Now here’s NPR two years ago, quoting a police chief who’s actually nostalgic for crack:
[Marion, Ohio Police Chief Bill] Collins remembers several years ago when all he had to worry about in Marion was crack cocaine. And at least crack addicts, he says, could somehow hold a life together. It’s a different story with heroin users, he says. “These people are not able to hold a job,” he says. “They steal their family blind to the point where the family just pretty much disowns them. “It doesn’t take long for you to end up seeing a heroin addict that has burnt every bridge they’ve ever had.”
When every fashionable new drug is always presented to the public as unbelievably awful, if a truly nightmarish substance does come along, users might not believe it—at least, not until many people around them are dead. But fentanyl really is that bad: Crack didn’t actually account for that many overdose deaths, and even during the times in the past when heroin was especially popular, it never reached fentanyl’s level of mortality.
“The medical system hasn’t applied the same rigor and standards to talking about drug addiction as it has for everything else,” says Sarah Wakeman, medical director of the Substance Use Disorder Initiative at Massachusetts General Hospital and assistant professor at Harvard Medical School. “We haven’t informed the public in an accurate way.”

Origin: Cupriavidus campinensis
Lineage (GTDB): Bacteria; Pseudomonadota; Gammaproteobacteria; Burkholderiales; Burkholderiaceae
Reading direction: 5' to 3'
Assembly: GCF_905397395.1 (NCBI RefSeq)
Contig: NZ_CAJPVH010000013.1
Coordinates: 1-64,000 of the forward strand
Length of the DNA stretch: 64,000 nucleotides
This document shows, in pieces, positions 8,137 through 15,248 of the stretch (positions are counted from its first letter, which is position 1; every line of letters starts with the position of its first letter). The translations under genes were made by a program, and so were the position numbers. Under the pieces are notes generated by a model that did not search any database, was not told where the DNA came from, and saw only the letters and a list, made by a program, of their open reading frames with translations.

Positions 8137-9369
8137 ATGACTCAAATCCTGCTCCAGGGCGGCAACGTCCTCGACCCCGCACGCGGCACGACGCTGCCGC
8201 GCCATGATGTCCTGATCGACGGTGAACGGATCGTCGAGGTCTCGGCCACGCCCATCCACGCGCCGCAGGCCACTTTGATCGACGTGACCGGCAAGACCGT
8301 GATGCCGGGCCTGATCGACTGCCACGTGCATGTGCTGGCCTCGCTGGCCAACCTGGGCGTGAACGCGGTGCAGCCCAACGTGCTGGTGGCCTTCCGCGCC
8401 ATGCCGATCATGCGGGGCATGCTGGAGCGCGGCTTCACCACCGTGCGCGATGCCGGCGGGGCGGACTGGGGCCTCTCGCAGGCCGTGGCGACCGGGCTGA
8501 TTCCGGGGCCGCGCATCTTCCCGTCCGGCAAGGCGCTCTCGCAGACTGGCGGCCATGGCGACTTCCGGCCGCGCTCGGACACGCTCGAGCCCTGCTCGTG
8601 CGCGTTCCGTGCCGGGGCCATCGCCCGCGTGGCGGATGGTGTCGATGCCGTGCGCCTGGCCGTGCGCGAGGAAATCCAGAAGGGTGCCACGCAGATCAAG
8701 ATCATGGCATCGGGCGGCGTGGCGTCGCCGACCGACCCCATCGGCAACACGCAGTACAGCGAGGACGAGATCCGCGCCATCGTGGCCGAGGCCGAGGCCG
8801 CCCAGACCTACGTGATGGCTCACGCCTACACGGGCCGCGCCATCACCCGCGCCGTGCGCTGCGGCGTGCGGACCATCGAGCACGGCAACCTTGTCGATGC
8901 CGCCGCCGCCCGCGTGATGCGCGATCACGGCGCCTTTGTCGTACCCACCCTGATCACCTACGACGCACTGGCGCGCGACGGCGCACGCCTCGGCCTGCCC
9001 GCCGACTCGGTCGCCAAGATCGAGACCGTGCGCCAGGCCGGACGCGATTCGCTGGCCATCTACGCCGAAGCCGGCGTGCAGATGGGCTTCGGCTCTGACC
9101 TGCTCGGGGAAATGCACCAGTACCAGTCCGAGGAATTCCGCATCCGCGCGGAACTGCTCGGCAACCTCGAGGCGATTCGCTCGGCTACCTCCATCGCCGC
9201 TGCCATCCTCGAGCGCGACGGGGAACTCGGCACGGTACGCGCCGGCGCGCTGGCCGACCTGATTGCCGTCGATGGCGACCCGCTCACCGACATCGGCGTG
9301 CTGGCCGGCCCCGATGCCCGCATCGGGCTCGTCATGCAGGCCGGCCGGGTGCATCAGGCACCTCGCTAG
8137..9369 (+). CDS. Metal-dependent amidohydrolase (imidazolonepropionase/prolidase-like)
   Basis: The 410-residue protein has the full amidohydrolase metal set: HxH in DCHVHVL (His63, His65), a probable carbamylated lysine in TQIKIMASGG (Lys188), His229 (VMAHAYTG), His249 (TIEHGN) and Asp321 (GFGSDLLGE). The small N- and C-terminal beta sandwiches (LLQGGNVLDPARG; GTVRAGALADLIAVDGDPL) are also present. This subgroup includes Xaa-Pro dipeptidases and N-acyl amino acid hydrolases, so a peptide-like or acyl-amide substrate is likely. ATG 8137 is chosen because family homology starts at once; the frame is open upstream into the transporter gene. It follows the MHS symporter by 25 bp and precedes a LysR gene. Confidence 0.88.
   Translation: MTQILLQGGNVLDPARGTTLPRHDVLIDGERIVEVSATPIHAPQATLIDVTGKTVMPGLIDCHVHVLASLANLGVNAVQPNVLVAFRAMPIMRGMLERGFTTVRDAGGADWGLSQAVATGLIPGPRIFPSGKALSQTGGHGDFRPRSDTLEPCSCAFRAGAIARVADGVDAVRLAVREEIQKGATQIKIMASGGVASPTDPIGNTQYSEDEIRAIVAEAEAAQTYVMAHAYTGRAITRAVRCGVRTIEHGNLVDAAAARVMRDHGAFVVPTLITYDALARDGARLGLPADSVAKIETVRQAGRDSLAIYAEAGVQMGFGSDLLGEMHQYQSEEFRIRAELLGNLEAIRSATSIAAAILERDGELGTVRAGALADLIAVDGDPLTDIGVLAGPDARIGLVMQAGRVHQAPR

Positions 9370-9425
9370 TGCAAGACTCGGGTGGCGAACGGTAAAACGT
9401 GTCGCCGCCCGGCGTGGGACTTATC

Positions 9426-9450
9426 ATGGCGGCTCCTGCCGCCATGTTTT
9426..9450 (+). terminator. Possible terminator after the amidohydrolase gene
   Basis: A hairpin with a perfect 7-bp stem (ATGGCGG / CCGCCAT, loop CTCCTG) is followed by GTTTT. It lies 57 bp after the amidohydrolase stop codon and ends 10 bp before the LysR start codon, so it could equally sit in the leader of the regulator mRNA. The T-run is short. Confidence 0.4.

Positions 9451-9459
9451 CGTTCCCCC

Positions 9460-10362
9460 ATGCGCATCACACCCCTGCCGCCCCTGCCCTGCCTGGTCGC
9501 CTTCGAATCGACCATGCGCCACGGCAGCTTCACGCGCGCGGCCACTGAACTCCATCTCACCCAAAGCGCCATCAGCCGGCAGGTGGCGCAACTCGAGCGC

Wakeman notes that teens who are told that weed will inevitably lead to disaster can simply stop believing official information when they see the real world falsify these claims—which makes it harder to stop them from doing dangerous drugs. “People are inured to fear tactics because they think you’re trying to scare them straight,” adds Deeney.
Another way using fear to try to reduce addiction can backfire is through policing. As Deeney toldPhiladelphia magazine at the time, many of the Scumbag overdose deaths took place in the wake of a crackdown on street markets. Users had actually been trying to avoid Scumbag, according to him.
“The cops had shut literally every other corner down,” Deeney tells me. “It created a huge funnel and shunted all these people to the one corner where they were selling it.”
So what can make people with opioid addiction reject brands that boast super high potency rather than chase them? Simple experience, for one. “Everyone is being touched by this and death is a bit less hypothetical when your friend or partner just died,” says Wakeman.